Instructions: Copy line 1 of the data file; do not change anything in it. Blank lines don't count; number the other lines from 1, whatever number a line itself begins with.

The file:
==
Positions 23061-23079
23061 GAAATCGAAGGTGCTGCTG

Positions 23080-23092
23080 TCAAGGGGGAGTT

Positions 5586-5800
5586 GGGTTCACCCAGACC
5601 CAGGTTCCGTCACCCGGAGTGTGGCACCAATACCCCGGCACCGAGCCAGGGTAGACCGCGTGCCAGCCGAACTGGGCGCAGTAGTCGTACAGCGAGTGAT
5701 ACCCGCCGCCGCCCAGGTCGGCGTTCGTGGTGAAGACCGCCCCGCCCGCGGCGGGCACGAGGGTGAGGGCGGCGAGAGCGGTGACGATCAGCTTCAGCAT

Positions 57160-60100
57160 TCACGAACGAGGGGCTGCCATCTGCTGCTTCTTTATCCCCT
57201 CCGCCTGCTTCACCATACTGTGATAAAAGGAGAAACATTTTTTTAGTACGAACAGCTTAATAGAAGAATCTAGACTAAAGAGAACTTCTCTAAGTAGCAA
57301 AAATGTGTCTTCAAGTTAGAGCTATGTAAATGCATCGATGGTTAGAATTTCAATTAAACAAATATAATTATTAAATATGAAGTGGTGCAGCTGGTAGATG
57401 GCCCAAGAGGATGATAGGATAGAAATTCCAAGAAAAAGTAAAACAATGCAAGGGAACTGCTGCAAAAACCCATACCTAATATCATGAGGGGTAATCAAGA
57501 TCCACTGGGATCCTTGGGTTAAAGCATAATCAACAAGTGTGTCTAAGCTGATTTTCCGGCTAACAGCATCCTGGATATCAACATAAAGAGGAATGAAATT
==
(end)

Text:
Positions 23061-23079